Costume designer Meghan Kasperlik discusses influences for and differences in the looks for Moon Knight's alters.
In Disney+'s Moon Knight, Oscar Isaac rises to the challenge of playing scene partner to himself as he alternates between the timid museum gift shop worker Steven Grant and Marc Spector, the hardened mercenary-turned-avatar for the Egyptian god Khonshu, due to the character's dissociative identity disorder. And just as Isaac must sell the idea that he is simultaneously Steven, Marc, and the eponymous vigilante, so must the costume designer of the latest Marvel phenomenon, Meghan Kasperlik, distinguish the men through what they wear.
Kasperlik, who previously worked on sci-fi shows including the Emmy-winning HBO limited series Watchmen and Mare of Eastown, opted to dress Steven first, since that character serves as a window into the world of Moon Knight. When it came time to select the fabrics and textiles for his civilian clothing, the costume designer considered the climate and culture of the cool, hip Brixton district in South London, while keeping in mind that the character is "not at the height of popularity."
"The way it came together is I had a couple of vintage shirts in the fitting, and an oversized pant, and I brought in a clunkier shoe," Kasperlik tells Metacritic. "Oscar put it on and instantly slumped in the posture, and when he slumped in the posture, that really, really started to evolve who this character was. It helped us get to where we needed to take Steven in the first few episodes."
Dressing Marc — and by extension his avatar of Moon Knight — required loads more research. Isaac actually happened to have a special operations military contact who advised Kasperlik on the type of clothing personnel wear to disappear into a crowd, she reveals.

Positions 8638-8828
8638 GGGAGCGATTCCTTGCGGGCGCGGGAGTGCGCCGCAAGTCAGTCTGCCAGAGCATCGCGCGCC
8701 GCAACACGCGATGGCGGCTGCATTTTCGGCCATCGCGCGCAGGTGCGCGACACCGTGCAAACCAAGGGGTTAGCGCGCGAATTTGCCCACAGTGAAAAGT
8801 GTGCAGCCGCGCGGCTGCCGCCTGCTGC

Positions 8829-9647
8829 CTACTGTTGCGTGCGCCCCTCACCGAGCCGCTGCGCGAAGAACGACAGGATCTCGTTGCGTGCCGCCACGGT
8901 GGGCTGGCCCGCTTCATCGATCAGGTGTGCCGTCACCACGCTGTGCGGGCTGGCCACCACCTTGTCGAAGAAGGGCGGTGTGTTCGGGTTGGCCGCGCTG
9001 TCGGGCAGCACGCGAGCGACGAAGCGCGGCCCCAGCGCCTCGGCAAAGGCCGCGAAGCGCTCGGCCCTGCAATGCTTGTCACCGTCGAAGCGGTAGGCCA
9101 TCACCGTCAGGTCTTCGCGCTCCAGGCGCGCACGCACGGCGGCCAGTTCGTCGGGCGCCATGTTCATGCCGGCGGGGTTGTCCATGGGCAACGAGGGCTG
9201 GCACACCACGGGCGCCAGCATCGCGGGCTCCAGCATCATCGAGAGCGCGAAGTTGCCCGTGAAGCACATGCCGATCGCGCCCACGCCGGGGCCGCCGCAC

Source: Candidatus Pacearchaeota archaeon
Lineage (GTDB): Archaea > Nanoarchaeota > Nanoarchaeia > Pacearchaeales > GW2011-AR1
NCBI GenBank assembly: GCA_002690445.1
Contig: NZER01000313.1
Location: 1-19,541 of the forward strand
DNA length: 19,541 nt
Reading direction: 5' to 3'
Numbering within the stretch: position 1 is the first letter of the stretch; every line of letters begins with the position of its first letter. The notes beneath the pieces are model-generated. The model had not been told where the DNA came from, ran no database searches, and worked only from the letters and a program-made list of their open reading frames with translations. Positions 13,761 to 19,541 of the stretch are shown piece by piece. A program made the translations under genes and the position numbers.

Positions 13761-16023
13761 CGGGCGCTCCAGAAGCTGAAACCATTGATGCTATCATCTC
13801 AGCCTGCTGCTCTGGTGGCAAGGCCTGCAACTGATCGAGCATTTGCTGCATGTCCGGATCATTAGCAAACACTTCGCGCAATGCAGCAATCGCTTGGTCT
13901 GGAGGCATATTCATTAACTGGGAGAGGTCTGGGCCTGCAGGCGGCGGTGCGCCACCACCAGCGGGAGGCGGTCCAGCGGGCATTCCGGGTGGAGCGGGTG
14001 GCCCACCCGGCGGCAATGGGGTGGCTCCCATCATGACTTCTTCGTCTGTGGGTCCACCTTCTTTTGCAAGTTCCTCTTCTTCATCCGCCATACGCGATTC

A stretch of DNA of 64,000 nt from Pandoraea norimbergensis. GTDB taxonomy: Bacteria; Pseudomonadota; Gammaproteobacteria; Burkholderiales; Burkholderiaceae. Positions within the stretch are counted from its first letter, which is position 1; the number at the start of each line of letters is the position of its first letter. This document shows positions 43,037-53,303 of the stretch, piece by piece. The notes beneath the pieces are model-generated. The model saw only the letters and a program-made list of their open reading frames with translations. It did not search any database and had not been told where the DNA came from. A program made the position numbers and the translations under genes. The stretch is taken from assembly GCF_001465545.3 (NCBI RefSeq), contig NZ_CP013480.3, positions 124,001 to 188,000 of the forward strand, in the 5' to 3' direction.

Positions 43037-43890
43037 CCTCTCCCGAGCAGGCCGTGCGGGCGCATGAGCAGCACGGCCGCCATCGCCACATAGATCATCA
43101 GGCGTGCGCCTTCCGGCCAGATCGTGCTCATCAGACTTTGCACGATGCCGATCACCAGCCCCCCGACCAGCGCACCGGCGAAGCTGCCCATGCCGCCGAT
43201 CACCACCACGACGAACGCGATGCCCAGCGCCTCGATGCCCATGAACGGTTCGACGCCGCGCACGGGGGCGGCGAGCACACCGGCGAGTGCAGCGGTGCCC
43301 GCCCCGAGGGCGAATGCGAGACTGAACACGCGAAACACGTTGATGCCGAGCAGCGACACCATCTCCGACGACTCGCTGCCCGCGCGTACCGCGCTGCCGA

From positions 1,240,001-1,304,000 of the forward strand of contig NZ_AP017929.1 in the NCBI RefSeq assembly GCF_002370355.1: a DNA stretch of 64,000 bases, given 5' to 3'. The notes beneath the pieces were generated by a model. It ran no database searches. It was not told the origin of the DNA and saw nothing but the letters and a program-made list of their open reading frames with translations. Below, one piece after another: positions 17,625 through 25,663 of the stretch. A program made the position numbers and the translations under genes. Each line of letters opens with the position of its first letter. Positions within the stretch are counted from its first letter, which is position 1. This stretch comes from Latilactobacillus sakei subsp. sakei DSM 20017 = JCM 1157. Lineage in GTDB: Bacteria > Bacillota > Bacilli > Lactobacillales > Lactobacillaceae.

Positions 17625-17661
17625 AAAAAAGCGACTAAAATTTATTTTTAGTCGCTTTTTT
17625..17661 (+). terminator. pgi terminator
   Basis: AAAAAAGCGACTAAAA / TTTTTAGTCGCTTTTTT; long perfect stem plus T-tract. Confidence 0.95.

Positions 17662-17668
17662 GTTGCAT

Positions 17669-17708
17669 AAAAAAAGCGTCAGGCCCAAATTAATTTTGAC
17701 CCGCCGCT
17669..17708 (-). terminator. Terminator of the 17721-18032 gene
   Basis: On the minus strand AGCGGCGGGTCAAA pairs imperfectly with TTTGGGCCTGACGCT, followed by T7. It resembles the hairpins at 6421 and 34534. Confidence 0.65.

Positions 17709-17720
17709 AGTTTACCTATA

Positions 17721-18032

"[The spec ops person] told me, 'I know you probably want to put him in black because that is what everyone thinks is a disguise, but people actually need to be wearing tans, browns, charcoals, grays, and navies because that blends into the crowd more often than black," she explains.
Similarly, Kasperlik made sure to conduct a "tremendous amount" of research into Egyptian mythology, textiles, and culture — ancient, as well as modern — to ensure period accuracy and authenticity for the comic book character. With Moon Knight's costume, she said the goal was to incorporate references to Egyptian gods, such as through the vigilante's crescent moon symbol, which is an obvious allusion to Khonshu, the moon god.
"I love to do a tremendous amount of research, but I did a lot for the show just because, as an American designer, I'm not fully versed in a different culture," Kasperlik says. "So, it was really fantastic to be able to learn so much and then incorporate that into the costumes."
In the show, Steven's understanding of what Moon Knight looks like, complete with a three-piece suit that Marc jokes is reminiscent of KFC's Colonel Sanders, is Mr. Knight. With that creation, Kasperlik took the lead of Marvel's in-house visual department, which already had the base of what the dual white suits would look like.
"Going from there, I really wanted to make sure that there was texture in both of the costumes, creating synonymous looks for both personas, but also marrying the two," she says.
In the comic books, Moon Knight's suit — featuring the domineering cape and hood fit for an avenging rebel — is all white, but Kasperlik opted for a darker, off-white color palette to signal his direct connection as an avatar of Khonshu. The costume department then built Moon Knight's suit from a custom-made fabric, and opted for an in-house upholstery material for Mr. Knight.
Kasperlik also closely collaborated with the visual effects department, headed by Oscar-nominated supervisor Sean Faden (Mulan). But even all of the CGI characters' costumes, including Khonshu and Episode 4's hippo-presenting Taweret (the Egyptian goddess of childbirth and fertility), were "the real deal" — actually designed and worn by stand-ins on set.
"It was very important to Sean and I and his team that anything that I created, the fabrications would be true to what was built," she said, adding that much of the visual effects were relegated to the characters' flying and talking. "They didn't want to just start making anything that wasn't there."
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